Bell in Brief: The Derby Tavern was for Corktown dreamers

In the heart of Corktown—on the southeast corner of Parliament and King streets—once stood the Derby Tavern.

The tavern was built in 1846.

Generations of mill workers (on their way home from a long day toiling at the various factories and mills in the area, like the still-standing Gooderham and Worts) would stop off at the Derby. There they would throw back tankards of ale and sing songs of the old country.

Its final years saw the Derby deteriorate into just another dive—in a city full of dives—before it was ultimately torn down in the early 1990’s.

But for over 140 years, the shamrock-inspired Derby Tavern served generations of dreamers. To have heard an Irish ballad sung decades ago in that tavern by someone who had just arrived from Ireland after leaving his home (his land, his mother, his brother…) and deliver it with such utter despair and hope for a better world beyond this one must have been mesmerizing.

The Derby Tavern was as much a part of our heritage as Fort York or St. James Cathedral. Today the tavern site on the southeast corner of Parliament and King is home to the Derby Lofts.

All photos are courtesy of Toronto Public Library.


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About Bruce Bell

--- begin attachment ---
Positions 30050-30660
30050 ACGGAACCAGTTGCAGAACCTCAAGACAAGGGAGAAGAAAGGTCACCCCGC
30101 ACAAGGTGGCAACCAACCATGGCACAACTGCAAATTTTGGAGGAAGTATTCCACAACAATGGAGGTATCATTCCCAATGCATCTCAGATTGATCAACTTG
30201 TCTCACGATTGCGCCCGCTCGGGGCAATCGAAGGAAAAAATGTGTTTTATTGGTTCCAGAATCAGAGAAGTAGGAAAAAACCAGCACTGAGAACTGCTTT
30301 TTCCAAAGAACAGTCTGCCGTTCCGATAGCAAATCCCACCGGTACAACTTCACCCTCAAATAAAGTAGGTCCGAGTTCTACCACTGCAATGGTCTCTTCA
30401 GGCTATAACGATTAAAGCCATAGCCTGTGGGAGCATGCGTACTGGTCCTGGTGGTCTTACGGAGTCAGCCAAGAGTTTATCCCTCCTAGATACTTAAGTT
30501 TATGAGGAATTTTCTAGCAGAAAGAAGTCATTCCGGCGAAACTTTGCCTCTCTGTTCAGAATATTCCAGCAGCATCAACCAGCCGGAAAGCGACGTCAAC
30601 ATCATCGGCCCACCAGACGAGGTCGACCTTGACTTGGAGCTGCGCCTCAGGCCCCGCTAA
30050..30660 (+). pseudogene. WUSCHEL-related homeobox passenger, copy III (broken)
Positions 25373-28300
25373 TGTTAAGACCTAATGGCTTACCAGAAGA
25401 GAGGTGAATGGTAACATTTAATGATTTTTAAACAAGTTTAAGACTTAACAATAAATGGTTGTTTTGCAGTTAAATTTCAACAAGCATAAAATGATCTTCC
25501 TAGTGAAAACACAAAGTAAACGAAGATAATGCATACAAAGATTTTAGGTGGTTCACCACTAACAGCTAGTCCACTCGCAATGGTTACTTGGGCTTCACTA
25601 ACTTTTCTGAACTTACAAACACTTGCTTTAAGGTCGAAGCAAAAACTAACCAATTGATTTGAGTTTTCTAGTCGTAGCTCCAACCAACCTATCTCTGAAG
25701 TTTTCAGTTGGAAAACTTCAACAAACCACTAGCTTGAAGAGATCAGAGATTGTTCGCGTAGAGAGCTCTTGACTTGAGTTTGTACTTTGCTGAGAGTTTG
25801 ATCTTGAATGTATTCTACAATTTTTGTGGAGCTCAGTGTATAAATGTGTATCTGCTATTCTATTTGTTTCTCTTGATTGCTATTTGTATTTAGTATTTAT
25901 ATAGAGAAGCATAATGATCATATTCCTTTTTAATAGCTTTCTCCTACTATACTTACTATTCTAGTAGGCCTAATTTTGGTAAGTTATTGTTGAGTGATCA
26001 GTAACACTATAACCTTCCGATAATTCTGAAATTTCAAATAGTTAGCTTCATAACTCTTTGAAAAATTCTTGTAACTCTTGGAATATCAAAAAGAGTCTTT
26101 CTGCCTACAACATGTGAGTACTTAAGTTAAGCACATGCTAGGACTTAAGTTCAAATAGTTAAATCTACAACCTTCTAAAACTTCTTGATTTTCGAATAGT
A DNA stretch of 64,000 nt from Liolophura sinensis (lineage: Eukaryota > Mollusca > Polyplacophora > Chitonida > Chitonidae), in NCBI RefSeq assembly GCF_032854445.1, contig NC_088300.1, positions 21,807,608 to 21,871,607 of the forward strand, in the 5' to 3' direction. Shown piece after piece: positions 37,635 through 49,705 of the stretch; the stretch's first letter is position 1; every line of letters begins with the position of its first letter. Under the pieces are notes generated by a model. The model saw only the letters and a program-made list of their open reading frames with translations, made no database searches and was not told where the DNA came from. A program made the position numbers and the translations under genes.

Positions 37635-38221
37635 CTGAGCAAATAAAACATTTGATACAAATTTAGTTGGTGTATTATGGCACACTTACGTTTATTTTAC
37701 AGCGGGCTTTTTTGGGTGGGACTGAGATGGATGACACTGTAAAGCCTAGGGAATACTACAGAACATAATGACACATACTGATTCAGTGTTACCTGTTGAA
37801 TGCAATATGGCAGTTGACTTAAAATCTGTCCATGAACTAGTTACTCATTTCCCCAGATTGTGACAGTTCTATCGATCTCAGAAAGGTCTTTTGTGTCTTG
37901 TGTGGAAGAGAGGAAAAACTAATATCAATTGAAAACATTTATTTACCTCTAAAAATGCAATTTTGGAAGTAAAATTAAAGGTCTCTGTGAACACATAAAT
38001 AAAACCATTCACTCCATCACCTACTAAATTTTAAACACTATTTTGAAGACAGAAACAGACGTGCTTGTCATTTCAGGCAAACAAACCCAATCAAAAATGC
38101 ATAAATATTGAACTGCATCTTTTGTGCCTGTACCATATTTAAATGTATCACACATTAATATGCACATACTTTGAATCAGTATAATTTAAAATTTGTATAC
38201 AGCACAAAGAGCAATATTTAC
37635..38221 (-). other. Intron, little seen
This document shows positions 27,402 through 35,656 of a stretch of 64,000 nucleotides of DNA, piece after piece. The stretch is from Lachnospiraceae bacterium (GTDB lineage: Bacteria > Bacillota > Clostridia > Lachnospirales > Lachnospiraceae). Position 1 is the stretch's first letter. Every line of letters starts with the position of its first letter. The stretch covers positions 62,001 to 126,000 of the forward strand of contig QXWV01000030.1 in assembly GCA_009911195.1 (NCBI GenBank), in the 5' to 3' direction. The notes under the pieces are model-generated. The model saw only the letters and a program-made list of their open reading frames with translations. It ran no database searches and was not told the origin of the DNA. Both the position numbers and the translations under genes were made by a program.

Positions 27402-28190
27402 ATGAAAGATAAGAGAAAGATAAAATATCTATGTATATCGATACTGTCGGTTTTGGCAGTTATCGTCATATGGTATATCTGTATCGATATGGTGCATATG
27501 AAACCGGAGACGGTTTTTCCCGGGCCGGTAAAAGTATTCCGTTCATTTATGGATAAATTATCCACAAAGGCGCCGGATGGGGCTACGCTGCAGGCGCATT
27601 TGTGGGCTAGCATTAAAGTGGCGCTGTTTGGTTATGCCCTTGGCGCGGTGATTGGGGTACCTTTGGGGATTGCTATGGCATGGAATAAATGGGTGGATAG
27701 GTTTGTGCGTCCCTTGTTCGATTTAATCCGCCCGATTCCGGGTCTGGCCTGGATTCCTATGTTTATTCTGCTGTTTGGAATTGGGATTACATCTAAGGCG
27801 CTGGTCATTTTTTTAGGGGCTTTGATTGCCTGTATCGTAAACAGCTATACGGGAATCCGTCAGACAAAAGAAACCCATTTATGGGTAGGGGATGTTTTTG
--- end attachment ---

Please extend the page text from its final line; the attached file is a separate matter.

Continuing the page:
Although born and raised in Sudbury Ont, Bruce Bell has carved out quite a niche for himself in Toronto, historically speaking. Bruce has been writing a popular monthly column on the history of Toronto for the Bulletin, Canada’s largest community newspaper since 1999. In 2002 he was named by the city of Toronto the Official Historian of St. Lawrence Hall and St Lawrence Market. In November of 2003 Bruce was asked by the Ontario Heritage Foundation to host the 200 anniversary celebrations of St. Lawrence Market. In May 2004 Bruce was appointed official historian of Toronto’s King Edward Hotel as part of the famed hotel’s centennial celebrations. In October 2004 Bruce was appointed Honourary Historian of the Hockey Hall of Fame Heritage Building. In June 2006 Bruce was appointed Curator in Residence for the spectacular Dominion Bank Building (built in 1914). In October 2006 Bruce was bestowed the title ‘Honourary Historian of the 51 Division Heritage Building’ by Toronto Police Services for his work as a historian in 51 Division. In April 2007 as part of the Fairmont Hotel & Resorts 100 year birthday celebrations, Bruce was named Honourary Historian of the famed Fairmont Royal York Hotel. Bruce is the author of two books Amazing Tales of St. Lawrence Neighbourhood and the just published TORONTO: A Pictorial Celebration. Bruce is also the official tour guide of Toronto’s famed St Lawrence Market where visitors from around the globe are constantly being impressed with his expert knowledge. In addition to his tours at St Lawrence Market, Bruce conducts tours through Old Town Toronto, University of Toronto, Kensington Market, Yorkville and the Historic Distillery District as well as walking tour weekends in New York City. In 2003 Bruce began his History Project a historical plaque program which to date includes marking the site with large bronze markers of Toronto’s First Jail, The Great Fire of 1849, the hanging of the Rebellion of 1837 leaders Lount and Matthews and the birthplace of Canadian Statesman Robert Baldwin. Bruce’s mission is to tell Toronto’s history through his tours, writings and lectures including his sold out shows at Toronto’s famed Winter Garden Theatre, in an informative and entertaining way. Email him at

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